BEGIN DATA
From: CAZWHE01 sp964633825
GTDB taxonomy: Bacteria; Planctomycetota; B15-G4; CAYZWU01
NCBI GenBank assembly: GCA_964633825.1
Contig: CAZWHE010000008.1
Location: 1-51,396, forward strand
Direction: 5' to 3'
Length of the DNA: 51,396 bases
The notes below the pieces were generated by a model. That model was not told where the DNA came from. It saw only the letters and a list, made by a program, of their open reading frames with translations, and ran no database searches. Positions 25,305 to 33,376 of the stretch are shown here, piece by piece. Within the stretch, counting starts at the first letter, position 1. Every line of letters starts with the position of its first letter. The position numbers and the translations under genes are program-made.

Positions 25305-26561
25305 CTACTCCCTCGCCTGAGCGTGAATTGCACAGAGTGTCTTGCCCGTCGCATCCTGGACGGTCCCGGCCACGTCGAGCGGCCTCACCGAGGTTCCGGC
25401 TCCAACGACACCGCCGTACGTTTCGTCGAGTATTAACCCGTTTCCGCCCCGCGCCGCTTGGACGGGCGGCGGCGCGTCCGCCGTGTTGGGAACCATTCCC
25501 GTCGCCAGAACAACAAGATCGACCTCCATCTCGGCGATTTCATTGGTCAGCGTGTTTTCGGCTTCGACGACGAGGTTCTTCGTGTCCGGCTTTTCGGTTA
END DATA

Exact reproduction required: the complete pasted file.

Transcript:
From: CAZWHE01 sp964633825
GTDB taxonomy: Bacteria; Planctomycetota; B15-G4; CAYZWU01
NCBI GenBank assembly: GCA_964633825.1
Contig: CAZWHE010000008.1
Location: 1-51,396, forward strand
Direction: 5' to 3'
Length of the DNA: 51,396 bases
The notes below the pieces were generated by a model. That model was not told where the DNA came from. It saw only the letters and a list, made by a program, of their open reading frames with translations, and ran no database searches. Positions 25,305 to 33,376 of the stretch are shown here, piece by piece. Within the stretch, counting starts at the first letter, position 1. Every line of letters starts with the position of its first letter. The position numbers and the translations under genes are program-made.

Positions 25305-26561
25305 CTACTCCCTCGCCTGAGCGTGAATTGCACAGAGTGTCTTGCCCGTCGCATCCTGGACGGTCCCGGCCACGTCGAGCGGCCTCACCGAGGTTCCGGC
25401 TCCAACGACACCGCCGTACGTTTCGTCGAGTATTAACCCGTTTCCGCCCCGCGCCGCTTGGACGGGCGGCGGCGCGTCCGCCGTGTTGGGAACCATTCCC
25501 GTCGCCAGAACAACAAGATCGACCTCCATCTCGGCGATTTCATTGGTCAGCGTGTTTTCGGCTTCGACGACGAGGTTCTTCGTGTCCGGCTTTTCGGTTA